Back when the WAV was but a gleam in the City of Ventura's eye, even before a seedling's shape was visualized, there were forces that presented and then nurtured into fruition the concept of the WAV, Working Artists Ventura.
In the mid 1980s, Ventura was a sleepy Southern California seacoast town notable for a few exits off the 101 highway between the big city of Los Angeles and the tourist destination of Santa Barbara. At the time, San Buenaventura had a solid reputation as a blue collar domain working the agricultural and oil fields. Life was fully occupied by work, with little time left over for recreation. . Of course, there was the coast, beaches and surfing. There were family outings to the few local restaurants, maybe after church. Weekends were taken up by visiting friends and family, a drive-in movie on Telephone Road, browsing a used book or thrift store downtown or going to a local pub with the rare good musical talent to dance to. There were almost no theaters, no art galleries, no sidewalk cafes, nor any of the grander
big city venues. Read more
The design of WAV is a collaborative effort led by Adèle Naudé Santos, FAIA, and including Santos Prescott and Associates, Carde · Ten Architects, URS Structural Engineers, Hendrickson Owen Mechanical and Electrical Engineers, RBF Civil Engineers, Jordan, Gilbert and Bain Landscape Architects, Inc. and LEED Consultant Soliterra, LLC.
With numerous community meetings and presentations, the design process was highly interactive. PLACE and the City convened a Conceptual Oversight Group to guide the project development, and the design was reviewed at key stages with the city Design Review Board and with future artist residents.
The design concept grows from the specific needs of artists in live-work units and a strategy to open connections to the wider City of Ventura. The loft units are grouped around courtyards and arcaded walkways so that each has a front door to the city and two orientations for daylight and through ventilation. A large plaza and gallery/performance space provide a venue for exhibits and performances that enhance the cultural life of the project and the City.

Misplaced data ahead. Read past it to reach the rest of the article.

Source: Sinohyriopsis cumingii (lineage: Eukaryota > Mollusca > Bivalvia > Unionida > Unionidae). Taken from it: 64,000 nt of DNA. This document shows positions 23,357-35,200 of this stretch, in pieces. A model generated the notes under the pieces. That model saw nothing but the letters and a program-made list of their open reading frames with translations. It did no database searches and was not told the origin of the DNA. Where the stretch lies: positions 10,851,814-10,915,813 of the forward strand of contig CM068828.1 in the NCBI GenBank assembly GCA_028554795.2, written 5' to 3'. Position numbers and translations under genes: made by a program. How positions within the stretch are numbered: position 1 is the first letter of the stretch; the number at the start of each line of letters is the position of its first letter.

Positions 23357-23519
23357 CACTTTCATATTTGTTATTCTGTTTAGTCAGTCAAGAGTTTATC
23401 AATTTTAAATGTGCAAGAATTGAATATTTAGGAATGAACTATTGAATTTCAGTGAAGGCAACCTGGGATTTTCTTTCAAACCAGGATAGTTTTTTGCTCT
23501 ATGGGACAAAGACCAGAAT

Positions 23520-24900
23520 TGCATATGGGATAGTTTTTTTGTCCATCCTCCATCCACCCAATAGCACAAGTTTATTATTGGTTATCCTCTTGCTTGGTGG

For more information visit Santos Prescott and Associates
LEED stands for Leadership in Energy and Environmental Design. It is the nationally accepted benchmark for the design, construction and operation of high-performance green buildings and has become the green building-industry standard for rating buildings.
The first LEED program was established in 1998 and has since grown into nine separate rating systems for various types of construction.
The Non-smoking policy:
The purpose of the Indoor Environmental Quality (IEQ) points is to promote the well-being of building occupants through a quality environment. All LEED-certified buildings are required to have either a no-smoking policy or have designated indoor smoking areas that are properly sealed off from the main building HVAC and ventilated to the outside.
For more information on Leed Certification visit: http://www.usgbc.org